Table of Contents
Happy weekend! It’s time for our weekly recap of the news, we have a lot of stories to get to this week. There are several groups that are starting to call attention to just how inaccessible websites and other digital content can be for users. This attention is awesome, but it needs to be followed up by actual improvements. The authors of this week’s articles see this gap between the intention to create an accessible internet, and the act of actually making the critical improvements. They also show how important it is to build digital accessibility in at the beginning of new projects instead of waiting and making the updates later. Read on to get summaries of some of the biggest accessibility stories of the week.
Accessibility in India
First, a lot of accessibility news is coming out of India. As more digital progress emerges, many are calling for more attention to be paid to inaccessibility on the internet. Here are two articles that will give you some insight into the current state of digital accessibility in India.
Laws are one thing, but actually following and enforcing them is another.
TechRadar India published an interesting interview that brings up a lot of really important accessibility inclusion topics. While the focus is often on developed countries and inaccessibility, developing countries are facing the same issues. The interview covers the gaps within the infrastructure that is currently in place to create accessibility online for the people of India. The article explains one big source of issues, “I think the government is quite serious and at the Prime Minister’s level, there is a lot of push. But again, when it comes to implementation that is where the gaps are.” It also explains that even with the legal push, there are other barriers in place. Particularly, the fact that many accessibility tools are extremely expensive and the people who need them cannot necessarily afford them. It’s an article with a strong voice and helpful insight into what needs to be fixed to make digital accessibility more prevalent.
Accessibility needs to be considered earlier in the process of digital development.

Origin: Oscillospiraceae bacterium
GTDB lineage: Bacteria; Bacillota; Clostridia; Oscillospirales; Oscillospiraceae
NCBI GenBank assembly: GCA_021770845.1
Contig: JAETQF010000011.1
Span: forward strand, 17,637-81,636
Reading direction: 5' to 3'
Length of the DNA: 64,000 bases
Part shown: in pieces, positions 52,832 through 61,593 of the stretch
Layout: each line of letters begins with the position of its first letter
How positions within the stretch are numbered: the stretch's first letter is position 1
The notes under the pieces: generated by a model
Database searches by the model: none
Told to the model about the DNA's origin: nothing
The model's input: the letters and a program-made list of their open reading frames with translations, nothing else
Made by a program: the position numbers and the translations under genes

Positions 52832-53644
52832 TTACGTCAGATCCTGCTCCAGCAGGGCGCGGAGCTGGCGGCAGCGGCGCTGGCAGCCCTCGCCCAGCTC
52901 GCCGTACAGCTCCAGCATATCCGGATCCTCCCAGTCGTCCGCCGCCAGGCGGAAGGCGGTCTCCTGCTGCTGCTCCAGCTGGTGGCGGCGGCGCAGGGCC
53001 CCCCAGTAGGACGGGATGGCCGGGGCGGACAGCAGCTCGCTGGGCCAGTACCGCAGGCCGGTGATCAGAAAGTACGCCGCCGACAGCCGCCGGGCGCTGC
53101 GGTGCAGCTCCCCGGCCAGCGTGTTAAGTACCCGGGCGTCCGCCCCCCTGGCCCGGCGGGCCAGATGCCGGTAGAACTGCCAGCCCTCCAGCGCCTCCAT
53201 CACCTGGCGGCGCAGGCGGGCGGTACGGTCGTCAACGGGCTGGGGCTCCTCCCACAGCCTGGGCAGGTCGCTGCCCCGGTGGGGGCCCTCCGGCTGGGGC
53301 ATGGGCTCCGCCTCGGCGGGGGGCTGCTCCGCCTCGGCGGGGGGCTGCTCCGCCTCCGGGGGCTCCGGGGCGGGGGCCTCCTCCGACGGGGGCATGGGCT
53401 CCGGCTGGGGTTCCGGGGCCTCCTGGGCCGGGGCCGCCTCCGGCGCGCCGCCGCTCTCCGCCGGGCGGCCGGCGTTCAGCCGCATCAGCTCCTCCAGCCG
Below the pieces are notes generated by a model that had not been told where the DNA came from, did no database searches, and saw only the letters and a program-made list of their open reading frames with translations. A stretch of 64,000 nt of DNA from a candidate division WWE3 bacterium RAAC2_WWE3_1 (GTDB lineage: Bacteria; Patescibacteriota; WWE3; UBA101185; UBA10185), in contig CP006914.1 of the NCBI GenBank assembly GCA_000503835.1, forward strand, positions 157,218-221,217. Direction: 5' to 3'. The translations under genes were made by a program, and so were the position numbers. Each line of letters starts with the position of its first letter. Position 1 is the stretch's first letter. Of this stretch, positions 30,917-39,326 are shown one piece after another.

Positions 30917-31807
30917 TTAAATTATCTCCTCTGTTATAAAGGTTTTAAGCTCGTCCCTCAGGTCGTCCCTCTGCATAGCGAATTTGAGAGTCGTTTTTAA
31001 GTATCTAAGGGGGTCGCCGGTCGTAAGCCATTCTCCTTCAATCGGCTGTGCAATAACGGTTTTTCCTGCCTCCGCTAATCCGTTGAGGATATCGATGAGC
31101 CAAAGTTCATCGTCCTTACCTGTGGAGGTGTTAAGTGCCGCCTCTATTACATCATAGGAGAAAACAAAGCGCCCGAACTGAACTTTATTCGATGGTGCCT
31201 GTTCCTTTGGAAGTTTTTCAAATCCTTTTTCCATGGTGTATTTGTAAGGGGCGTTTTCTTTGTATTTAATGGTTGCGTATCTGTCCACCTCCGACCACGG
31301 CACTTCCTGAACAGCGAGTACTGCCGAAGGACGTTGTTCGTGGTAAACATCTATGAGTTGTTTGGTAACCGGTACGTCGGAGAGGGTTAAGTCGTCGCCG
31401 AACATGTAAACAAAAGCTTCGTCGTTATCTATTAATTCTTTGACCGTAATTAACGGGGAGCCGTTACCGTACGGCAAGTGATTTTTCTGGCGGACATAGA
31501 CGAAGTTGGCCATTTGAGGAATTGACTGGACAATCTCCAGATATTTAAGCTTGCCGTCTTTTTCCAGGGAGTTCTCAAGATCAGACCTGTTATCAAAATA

Did you know that approximately 8-10% of India’s population is disabled? The next article shows just how deep of a divide the digital inaccessibility in India will cause. In fact, they even point to the call to action “Do No Harm” that is being used to spur digital developers to include accessibility in the work that they do. This quote really sums up the problem best, “Poor accessibility due to lack of focussed information and political will has led to social exclusion of people with disabilities, exacerbating the negative impact of the existing digital divide.” This social exclusion is a hugely concerning factor, as one of the benefits of the internet should be that everyone can use it equally.
Digital Accessibility on Campus
By this time, universities are all aware that they need to address digital accessibility and ensure that digital resources are available to their entire community. This eCampus article notes that 11% of post-secondary students self-identify as having some form of disability, and that does not even include the staff and faculty that work for the university and use campus resources. How should universities make sure they make everything accessible? Well, the article sets out a few really important areas that universities need to consider when creating digital content that is accessible. While the plan is brief, the article gets straight to the heart of some of the biggest issues students with disabilities need help with when they attend a university.
Read more about which areas eCampus thinks are the most critical for universities to get right when they are creating a more accessible campus. You might just pick up some helpful tips to implement on your campus!
Government Websites Are Missing the Accessibility Mark
A Science website put everything in the title with their recent article, Many government websites frustrate those with disabilities. Now, we know that some websites, in general, are frustrating. And we also know that there are tons of websites out there that are also inaccessible. But it might be a bit surprising that these things also apply to government websites, even though they have special regulations to make sure that they are accessible to the public that they serve. This isn’t just a few sites either, “…a Washington, D.C., think tank, found that 42% of the 300 most popular government websites posed significant accessibility problems.” That’s a big chunk of government websites that users can’t easily utilize. The problem is being addressed in certain situations, but there are huge hurdles to cross with issues like legacy sites the need big updates.
These stories really shed light on how much work needs to be done to create universal access online. We tend to focus so much on getting laws in place but that is only a small part of the work that is left when bringing digital access to everyone regardless of the modifications they need. We can all do our part to create more digital accessibility, so if you are a website owner or work somewhere that has a site that could use improvement, take action. Bring it to your web designer’s attention or learn how to make improvements yourself. Reviewing the WCAG 2.0 guidelines is a good place to start your journey toward an accessible website. The internet should be accessible for all, and we need to work together to make it happen!